FREE John Stuart Mill's Utilitarianism Essay
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We now move on to one of the oldest, and most persuasive, traditionalist objections to the unity and coherence of Mill's social philosophy, and one which has furthered a number of "two Mills" theses. This objection focuses on a tension between Mill's view of mind and action, the tension between his theory of human nature (presupposed by Mill's liberalism) and that to which he explicitly commits himself in his "official" philosophical canon. Broadly speaking, traditional critics point to a tension between the empirical, more deterministic, and passive conception of human nature (defended, with several changes of emphasis, in Mill's 1843 System of Logic and in his 1865 Examination of Hamilton's Philosophy), and the view of the mind as free, active, and creatively ordering the raw data of experience. This second view seems presupposed by the argument of On Liberty, and Mill gestures towards it in such occasional pieces as his essay on "Two Varieties of Poetry." This traditional criticism of Mill is powerfully made by a nineteenth-century writer, Charles Douglas, in his John Stuart Mill (1895):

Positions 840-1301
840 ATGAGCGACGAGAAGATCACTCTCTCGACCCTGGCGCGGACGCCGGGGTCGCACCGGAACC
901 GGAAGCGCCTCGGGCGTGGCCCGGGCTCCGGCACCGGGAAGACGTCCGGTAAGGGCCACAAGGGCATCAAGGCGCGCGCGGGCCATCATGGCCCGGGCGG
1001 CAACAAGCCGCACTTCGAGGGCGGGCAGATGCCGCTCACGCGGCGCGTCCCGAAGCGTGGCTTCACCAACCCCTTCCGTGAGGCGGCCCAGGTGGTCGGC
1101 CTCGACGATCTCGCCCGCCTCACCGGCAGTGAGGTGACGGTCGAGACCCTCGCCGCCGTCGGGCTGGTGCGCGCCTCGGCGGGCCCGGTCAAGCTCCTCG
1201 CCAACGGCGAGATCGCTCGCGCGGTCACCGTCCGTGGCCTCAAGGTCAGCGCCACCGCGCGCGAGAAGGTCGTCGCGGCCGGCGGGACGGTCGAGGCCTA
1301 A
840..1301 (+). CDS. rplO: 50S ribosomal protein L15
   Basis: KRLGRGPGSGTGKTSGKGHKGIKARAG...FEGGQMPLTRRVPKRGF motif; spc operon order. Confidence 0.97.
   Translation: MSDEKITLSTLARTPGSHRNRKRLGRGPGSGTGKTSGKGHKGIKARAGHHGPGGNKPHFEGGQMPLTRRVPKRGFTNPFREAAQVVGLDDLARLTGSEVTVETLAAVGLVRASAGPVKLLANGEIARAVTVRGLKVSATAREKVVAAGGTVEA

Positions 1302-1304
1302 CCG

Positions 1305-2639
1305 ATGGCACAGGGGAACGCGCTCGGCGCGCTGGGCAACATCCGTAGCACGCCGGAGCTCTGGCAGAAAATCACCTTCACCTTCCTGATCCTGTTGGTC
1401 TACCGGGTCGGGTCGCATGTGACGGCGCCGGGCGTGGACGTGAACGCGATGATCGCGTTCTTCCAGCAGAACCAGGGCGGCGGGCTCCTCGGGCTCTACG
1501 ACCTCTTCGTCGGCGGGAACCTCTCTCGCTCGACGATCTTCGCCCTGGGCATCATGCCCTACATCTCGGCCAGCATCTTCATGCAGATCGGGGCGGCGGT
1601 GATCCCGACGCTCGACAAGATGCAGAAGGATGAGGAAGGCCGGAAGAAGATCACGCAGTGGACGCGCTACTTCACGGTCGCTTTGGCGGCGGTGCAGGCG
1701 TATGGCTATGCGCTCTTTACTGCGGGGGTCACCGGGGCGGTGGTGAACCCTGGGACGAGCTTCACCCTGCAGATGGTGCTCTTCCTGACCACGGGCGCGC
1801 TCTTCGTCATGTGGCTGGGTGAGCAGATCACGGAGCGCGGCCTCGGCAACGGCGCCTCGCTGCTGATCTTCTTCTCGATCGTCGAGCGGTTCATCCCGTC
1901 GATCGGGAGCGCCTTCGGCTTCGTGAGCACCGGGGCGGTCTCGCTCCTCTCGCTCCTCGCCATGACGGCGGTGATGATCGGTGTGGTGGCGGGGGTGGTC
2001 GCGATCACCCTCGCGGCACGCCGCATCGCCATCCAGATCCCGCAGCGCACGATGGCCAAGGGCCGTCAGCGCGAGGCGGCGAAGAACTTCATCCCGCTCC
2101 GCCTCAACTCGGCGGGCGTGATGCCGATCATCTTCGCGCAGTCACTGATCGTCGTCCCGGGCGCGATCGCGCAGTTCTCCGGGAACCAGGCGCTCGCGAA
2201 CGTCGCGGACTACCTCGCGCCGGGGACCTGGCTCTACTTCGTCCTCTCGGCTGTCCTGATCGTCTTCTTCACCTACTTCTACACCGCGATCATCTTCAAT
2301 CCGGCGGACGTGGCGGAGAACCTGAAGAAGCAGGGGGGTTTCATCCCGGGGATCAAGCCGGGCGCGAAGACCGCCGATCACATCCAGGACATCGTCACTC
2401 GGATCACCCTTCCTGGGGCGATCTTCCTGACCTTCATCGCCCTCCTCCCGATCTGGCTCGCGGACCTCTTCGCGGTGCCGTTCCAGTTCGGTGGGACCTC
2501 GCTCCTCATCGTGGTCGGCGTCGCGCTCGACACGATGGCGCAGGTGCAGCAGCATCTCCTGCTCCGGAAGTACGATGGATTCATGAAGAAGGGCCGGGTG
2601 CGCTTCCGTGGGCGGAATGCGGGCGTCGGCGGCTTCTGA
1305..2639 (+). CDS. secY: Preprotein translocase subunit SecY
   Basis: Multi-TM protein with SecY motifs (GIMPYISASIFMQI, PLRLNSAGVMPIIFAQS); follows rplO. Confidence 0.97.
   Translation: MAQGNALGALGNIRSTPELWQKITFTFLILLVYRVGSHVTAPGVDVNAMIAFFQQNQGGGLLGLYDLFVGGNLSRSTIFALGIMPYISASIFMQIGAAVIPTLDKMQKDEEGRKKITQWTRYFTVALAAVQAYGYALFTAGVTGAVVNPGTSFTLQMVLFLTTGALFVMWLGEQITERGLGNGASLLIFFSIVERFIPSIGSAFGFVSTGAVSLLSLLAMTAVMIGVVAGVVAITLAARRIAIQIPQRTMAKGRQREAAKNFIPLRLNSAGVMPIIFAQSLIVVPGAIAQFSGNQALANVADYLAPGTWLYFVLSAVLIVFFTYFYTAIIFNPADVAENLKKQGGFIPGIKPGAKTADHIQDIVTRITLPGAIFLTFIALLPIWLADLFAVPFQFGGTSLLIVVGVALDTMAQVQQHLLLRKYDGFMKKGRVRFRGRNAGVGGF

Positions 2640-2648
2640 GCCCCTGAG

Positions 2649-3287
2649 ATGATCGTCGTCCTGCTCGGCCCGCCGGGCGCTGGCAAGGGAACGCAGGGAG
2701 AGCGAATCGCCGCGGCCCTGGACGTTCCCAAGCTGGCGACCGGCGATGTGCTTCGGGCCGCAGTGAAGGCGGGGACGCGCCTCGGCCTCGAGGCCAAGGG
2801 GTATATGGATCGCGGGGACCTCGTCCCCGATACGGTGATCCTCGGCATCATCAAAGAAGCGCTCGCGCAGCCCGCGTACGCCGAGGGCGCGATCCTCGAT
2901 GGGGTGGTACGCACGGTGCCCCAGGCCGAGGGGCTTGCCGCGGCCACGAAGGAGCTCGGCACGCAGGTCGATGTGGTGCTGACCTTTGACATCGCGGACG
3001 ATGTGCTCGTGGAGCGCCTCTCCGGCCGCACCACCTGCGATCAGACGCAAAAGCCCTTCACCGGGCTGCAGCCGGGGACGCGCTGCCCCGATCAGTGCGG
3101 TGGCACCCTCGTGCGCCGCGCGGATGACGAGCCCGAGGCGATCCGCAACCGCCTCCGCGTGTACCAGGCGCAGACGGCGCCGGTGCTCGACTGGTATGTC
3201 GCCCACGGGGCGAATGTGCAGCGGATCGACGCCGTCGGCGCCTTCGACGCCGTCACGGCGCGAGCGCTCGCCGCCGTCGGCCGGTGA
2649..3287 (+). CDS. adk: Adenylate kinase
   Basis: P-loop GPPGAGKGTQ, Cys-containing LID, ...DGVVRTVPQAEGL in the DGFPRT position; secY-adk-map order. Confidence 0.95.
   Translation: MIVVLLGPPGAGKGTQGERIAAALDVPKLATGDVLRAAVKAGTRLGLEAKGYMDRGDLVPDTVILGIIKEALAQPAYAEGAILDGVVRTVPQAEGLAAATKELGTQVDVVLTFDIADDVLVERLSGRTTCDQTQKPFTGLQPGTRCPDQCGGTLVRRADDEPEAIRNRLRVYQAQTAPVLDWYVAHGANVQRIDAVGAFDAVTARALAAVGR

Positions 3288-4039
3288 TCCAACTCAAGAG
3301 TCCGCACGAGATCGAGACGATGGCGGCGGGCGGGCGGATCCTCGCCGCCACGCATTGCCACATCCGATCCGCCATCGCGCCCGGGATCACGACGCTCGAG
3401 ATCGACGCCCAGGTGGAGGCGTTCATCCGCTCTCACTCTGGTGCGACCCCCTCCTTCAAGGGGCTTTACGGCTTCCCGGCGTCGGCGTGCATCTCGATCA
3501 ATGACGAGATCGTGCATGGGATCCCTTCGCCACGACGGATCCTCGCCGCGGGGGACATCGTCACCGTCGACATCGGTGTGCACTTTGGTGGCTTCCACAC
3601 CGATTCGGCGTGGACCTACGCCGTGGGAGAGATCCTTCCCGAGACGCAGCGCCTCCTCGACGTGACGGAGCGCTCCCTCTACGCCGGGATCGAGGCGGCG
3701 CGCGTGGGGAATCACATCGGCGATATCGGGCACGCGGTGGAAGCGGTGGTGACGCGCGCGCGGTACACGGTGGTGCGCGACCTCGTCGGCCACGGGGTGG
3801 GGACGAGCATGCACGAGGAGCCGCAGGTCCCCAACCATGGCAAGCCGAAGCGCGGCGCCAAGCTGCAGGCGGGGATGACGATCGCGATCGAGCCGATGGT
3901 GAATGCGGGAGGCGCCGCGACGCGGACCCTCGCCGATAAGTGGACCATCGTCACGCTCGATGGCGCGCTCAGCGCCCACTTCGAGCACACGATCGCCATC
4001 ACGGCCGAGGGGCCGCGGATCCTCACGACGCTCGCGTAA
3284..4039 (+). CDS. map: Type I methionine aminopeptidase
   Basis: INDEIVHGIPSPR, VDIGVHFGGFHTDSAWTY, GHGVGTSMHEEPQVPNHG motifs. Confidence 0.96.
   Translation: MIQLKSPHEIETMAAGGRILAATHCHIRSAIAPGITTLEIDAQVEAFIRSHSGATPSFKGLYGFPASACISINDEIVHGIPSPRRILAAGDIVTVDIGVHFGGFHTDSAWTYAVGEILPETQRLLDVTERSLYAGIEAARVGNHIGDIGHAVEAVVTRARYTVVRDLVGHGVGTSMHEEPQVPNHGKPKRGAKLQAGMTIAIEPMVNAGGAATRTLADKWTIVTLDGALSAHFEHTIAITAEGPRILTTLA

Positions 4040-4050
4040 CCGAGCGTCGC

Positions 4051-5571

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J.P. Dryer's contribution, on which Brown draws in part, entitled "Mill's Utilitarianism" may be found in Essays on Ethics, Religion and Society, J.M. Robson, ed., Collected Works of John Stuart Mill, 1969.